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The repercussions of no free will

Vox_Veritas
Posts: 7,074
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9/27/2015 6:25:42 PM
Posted: 1 year ago
What do you think are the repercussions of a society where most people do not believe that free will exists? Include both positive and negative things if you can.
Call me Vox, the Resident Contrarian of debate.org.

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000ike
Posts: 11,196
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9/27/2015 6:44:24 PM
Posted: 1 year ago
At 9/27/2015 6:25:42 PM, Vox_Veritas wrote:
What do you think are the repercussions of a society where most people do not believe that free will exists? Include both positive and negative things if you can.

Well people should understand first that the appearance of free will and thus the sense that volition has causal primacy,...is going no where, no matter what you believe. A lack of free will simply means we're factually mistaken about the true governor of our own behaviors, and that those behaviors will remain so governed regardless of our understanding of its governance.

People should understand secondly that insofar as the appearance of freewill exists and is really the basis for our conduct of society, it is impossible to treat it as though it does not exist . . . and so any change of behavior predicated on that mistaken idea will be wrong, as a matter of function rather than of fact.

So... to your answer your question. The not-so-smart people may be tempted to throw caution to the wind, but others would carry on undisturbed.
"A stupid despot may constrain his slaves with iron chains; but a true politician binds them even more strongly with the chain of their own ideas" - Michel Foucault
Vox_Veritas
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9/27/2015 7:12:21 PM
Posted: 1 year ago
At 9/27/2015 6:44:24 PM, 000ike wrote:
At 9/27/2015 6:25:42 PM, Vox_Veritas wrote:
What do you think are the repercussions of a society where most people do not believe that free will exists? Include both positive and negative things if you can.

Well people should understand first that the appearance of free will and thus the sense that volition has causal primacy,...is going no where, no matter what you believe. A lack of free will simply means we're factually mistaken about the true governor of our own behaviors, and that those behaviors will remain so governed regardless of our understanding of its governance.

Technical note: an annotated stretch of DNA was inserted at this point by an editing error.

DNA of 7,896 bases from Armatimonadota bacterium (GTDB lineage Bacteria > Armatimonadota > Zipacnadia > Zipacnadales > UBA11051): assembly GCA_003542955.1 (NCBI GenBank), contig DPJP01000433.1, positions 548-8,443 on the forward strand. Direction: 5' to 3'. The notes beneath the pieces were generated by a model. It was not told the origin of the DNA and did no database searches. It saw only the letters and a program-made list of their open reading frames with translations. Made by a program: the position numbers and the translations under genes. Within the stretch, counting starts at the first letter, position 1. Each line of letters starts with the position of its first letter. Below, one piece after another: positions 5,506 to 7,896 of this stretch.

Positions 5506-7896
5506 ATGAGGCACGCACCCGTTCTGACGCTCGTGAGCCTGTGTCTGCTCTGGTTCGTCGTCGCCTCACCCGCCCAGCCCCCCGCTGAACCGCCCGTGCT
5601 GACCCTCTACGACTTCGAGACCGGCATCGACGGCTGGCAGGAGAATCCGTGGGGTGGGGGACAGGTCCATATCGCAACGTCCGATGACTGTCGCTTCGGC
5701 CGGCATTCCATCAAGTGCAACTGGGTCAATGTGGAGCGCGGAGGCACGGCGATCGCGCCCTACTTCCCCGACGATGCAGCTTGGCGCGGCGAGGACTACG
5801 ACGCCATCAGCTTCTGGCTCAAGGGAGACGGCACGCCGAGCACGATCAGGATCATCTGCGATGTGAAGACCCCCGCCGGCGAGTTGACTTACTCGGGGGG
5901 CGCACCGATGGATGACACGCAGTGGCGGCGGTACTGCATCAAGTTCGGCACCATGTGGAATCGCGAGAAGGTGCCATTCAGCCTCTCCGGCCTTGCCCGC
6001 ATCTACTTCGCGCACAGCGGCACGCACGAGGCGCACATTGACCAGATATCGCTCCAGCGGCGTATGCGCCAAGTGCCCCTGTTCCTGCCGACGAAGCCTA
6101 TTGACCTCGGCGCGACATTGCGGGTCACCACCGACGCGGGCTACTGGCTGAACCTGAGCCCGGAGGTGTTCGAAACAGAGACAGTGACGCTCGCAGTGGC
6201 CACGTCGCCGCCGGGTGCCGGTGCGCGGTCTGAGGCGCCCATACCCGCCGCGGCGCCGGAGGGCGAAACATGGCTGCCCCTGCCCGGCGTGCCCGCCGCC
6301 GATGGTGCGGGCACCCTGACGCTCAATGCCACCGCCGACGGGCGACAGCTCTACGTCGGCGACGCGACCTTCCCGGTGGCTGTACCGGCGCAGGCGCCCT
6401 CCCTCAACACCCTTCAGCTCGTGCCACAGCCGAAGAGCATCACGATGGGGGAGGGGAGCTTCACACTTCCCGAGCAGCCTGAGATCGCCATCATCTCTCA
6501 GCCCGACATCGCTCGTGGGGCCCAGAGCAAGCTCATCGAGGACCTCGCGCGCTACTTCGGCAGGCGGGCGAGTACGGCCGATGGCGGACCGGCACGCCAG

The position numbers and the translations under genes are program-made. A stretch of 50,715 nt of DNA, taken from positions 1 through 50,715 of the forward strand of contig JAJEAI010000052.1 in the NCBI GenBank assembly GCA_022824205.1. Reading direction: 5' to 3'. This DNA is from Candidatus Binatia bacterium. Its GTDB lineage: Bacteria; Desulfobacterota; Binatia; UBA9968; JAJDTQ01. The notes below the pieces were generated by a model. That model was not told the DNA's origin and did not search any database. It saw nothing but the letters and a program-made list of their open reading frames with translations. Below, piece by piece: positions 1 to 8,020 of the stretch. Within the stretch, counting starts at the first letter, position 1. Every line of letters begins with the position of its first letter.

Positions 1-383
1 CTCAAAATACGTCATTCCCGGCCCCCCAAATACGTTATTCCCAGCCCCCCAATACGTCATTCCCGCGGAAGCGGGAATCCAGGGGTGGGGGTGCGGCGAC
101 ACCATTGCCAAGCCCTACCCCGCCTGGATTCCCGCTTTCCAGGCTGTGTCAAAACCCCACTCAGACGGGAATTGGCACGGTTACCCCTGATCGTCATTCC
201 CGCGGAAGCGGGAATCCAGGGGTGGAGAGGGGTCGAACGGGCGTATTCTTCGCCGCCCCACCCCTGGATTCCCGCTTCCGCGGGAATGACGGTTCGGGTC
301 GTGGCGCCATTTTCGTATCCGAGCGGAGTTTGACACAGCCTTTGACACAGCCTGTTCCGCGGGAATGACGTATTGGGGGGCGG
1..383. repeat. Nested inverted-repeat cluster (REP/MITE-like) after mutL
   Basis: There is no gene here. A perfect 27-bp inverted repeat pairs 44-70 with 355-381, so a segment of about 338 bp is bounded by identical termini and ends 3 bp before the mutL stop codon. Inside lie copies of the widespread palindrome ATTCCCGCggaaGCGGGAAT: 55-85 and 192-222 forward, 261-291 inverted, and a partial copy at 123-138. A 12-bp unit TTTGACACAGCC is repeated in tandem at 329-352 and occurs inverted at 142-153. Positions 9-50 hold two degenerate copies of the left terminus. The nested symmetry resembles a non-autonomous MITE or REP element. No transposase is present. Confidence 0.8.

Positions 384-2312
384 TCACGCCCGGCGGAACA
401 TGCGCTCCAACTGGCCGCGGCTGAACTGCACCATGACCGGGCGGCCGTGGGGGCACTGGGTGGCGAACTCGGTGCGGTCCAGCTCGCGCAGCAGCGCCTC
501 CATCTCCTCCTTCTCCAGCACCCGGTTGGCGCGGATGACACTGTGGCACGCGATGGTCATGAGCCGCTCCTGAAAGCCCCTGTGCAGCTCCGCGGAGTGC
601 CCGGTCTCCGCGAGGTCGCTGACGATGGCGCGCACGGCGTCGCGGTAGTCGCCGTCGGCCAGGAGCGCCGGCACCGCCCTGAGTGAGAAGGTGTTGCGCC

People should understand secondly that insofar as the appearance of freewill exists and is really the basis for our conduct of society, it is impossible to treat it as though it does not exist . . . and so any change of behavior predicated on that mistaken idea will be wrong, as a matter of function rather than of fact.


So... to your answer your question. The not-so-smart people may be tempted to throw caution to the wind, but others would carry on undisturbed.

Do you imagine that many people would think "No matter what I do it really isn't my fault because I don't actually have free will" and go out and commit crimes? Would some people use the free will argument when standing trial for crimes committed?
Call me Vox, the Resident Contrarian of debate.org.

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https://debatedotorg.wordpress.com...

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Devilry
Posts: 464
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9/27/2015 7:18:31 PM
Posted: 1 year ago
The notion of free will - and, of course, not to say that the notion does not arise from God - is something related to primal fear. It is Kierkegaard's 'Angest' (though I think he misunderstood it), Sartre also says a dumb thing or two about it, and Dostoyevsky says "Taking a new step, uttering a new word, is what people fear most" ... Basically, our freedom is our greatest burden in life, it is the single most chilling thing we have, and none of that is ever really going away, nobody will ever not feel the press of their own freedom. As such, then, the question is mostly nonsense; an impossible hypothetical. There will never be "no free will". People might try to build walls up around themselves, to shelter themselves from themselves, but their freedom will always be primary. Freedom is the true essence of what it is to be alive to the world. It is the one thing we all truly fear. Isn't it that base uncertainty from which comes heaven and hell? That our actions are our true import in this world? Free will is essentially primordial.